Sounds like an evangelical doofus answer, I know, but I do have a relationship with Jesus. Not a religion, not a church. And I consider that my job, as a Christian, is not to debate or defend the Bible- just to love and serve mankind to the best of my ability. If you ask me about the gospel, I'll present it, but then it's between you and Him.

Of course, it's hard to remember my love walk when AO-freakingL has taken ANOTHER thirty dollars out of my account after I've cancelled my service. And even though I am saved, I certainly don't have all the answers. I still hurt. I still question. I still get angry with God, but He's big enough to take it.

I enjoy hearing about other people's journeys of faith, whatever faith that may be. Or not be. Why are we all so intimidated? I'd love to see a taxpayer funded park decorated at Christmas with a Nativity scene, a Hannukah (Chanukah?) booth, a Kwanzaa display, even Zen and Buddhist and atheist booths too. I'm just sorry that the marketplace of ideas has become so dangerous.

9/30/2005 07:04:00 PM  
Blogger Douglas Hoffman said...

Thanks for coming by, Robyn. Now I can get Snarkling Clean back on my blogroll!

9/30/2005 07:57:00 PM  
Blogger Douglas Hoffman said...

Oh, and, Robyn? Can you explain something to me?

It's something I've never understood in all my years of living with Christians and listening to TV preachers: why would the relationship be between you and Jesus, rather than you and God? Do non-Catholics equate Jesus with God, so that they are much the same being?

I realize these are ignorant questions. Reminds me of a Filipino lab technician I knew in the 80s. She was new to the US, had led a sheltered life, and was just getting used to the idea of non-Catholic Christians when she met me. I remember how flabbergasted she was at the idea of someone who didn't believe in Jesus the way she did. She wasn't angry about it -- merely shocked.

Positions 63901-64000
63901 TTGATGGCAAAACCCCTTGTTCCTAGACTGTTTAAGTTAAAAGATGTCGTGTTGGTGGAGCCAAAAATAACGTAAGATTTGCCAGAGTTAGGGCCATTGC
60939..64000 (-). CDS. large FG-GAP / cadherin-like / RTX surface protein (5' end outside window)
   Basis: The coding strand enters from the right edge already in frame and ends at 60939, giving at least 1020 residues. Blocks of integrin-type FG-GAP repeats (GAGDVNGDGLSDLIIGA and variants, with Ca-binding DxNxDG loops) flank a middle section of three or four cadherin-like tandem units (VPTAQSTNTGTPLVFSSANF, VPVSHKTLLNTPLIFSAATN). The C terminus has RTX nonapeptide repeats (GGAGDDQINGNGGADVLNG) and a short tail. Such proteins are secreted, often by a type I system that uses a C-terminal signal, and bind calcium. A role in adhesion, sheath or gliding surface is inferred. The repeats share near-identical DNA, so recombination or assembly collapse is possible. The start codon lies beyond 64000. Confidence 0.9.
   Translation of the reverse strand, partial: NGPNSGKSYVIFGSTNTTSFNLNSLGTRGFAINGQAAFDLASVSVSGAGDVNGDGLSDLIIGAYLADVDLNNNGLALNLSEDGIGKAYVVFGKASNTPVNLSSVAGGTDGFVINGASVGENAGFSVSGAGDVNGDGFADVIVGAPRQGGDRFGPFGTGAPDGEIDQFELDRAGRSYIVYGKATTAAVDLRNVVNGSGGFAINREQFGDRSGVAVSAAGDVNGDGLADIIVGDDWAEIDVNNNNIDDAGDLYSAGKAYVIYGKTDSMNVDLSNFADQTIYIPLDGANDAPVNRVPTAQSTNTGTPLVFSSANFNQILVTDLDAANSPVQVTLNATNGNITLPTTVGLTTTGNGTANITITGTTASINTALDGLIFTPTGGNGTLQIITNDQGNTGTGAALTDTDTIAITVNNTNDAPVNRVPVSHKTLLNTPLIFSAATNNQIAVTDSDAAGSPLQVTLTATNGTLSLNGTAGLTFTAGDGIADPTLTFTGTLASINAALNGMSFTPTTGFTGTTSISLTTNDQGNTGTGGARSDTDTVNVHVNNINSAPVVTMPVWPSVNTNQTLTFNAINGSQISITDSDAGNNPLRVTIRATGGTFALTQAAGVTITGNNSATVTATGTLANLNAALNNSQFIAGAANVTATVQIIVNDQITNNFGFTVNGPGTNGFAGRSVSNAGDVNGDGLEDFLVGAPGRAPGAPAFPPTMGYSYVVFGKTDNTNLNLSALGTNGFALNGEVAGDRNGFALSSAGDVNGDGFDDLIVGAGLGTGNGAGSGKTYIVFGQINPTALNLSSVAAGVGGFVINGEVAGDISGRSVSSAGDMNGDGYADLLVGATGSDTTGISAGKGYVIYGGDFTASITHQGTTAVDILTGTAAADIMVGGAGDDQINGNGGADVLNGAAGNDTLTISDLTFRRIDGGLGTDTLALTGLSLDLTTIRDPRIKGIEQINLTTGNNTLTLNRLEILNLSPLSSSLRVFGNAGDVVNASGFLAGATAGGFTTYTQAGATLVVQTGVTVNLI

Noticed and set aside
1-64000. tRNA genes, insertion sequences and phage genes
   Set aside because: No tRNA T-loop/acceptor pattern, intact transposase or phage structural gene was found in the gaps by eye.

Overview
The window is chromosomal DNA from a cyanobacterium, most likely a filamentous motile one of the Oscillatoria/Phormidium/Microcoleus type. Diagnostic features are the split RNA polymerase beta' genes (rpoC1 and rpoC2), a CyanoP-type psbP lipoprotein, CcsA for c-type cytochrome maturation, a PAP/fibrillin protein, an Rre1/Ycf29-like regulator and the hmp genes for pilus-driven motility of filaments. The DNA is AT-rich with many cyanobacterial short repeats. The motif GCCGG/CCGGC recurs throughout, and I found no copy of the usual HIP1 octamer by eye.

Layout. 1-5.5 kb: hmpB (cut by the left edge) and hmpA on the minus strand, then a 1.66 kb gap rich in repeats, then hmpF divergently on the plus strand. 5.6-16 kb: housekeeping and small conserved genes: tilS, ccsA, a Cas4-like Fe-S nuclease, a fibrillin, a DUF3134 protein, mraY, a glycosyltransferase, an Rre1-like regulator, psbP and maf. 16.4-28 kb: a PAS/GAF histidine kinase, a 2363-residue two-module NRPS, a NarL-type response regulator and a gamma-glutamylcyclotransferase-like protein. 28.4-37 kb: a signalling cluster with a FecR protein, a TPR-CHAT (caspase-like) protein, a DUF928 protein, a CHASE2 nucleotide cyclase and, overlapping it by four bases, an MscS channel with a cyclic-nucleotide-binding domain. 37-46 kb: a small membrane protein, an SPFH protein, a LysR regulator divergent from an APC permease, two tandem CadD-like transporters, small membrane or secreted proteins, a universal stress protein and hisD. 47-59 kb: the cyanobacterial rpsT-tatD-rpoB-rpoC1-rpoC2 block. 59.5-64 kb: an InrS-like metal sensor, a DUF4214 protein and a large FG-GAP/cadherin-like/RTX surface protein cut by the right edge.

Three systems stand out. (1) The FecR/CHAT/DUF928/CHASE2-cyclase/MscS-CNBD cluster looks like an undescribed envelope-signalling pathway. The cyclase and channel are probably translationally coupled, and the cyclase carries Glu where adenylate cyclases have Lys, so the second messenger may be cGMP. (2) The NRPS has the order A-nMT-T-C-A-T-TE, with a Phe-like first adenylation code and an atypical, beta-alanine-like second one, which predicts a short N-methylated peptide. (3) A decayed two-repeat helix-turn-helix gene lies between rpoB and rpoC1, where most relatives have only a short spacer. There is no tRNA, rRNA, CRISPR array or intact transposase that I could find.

When it comes to religion (especially other people's religion) I feel that ignorant, too, half the time (or more).

9/30/2005 08:03:00 PM  
Blogger Robyn said...

Not gonna speak for every Protestant here, but I'll tell you what I believe based on what I've read in the New Testament. (Email me at robwriter6@sbcglobal.net if you want references.)

God is a triune being, having three persons. God the Father, God the Son (Jesus) and God the Holy Spirit. You could think of it like this- God the Father makes the plans. Jesus directs the action, and the Holy Spirit implements it. So yes, Jesus is God.

He was the only part of the godhead who came to Earth in physical form, and was the final sacrifice to reunite man with God the Father. I think this special relationship with the only 'man' in the Trinity is why we put the emphasis on Jesus. Not because He is more important, but because He's the one we can identify with, and the one who made it possible for us to be able to come to God the Father ourselves, rather than through a priest.

Hope I haven't totally confused you.

10/01/2005 12:27:00 AM  
Blogger Douglas Hoffman said...

Thanks, Robyn. Not totally confused ;o)

10/01/2005 11:55:00 AM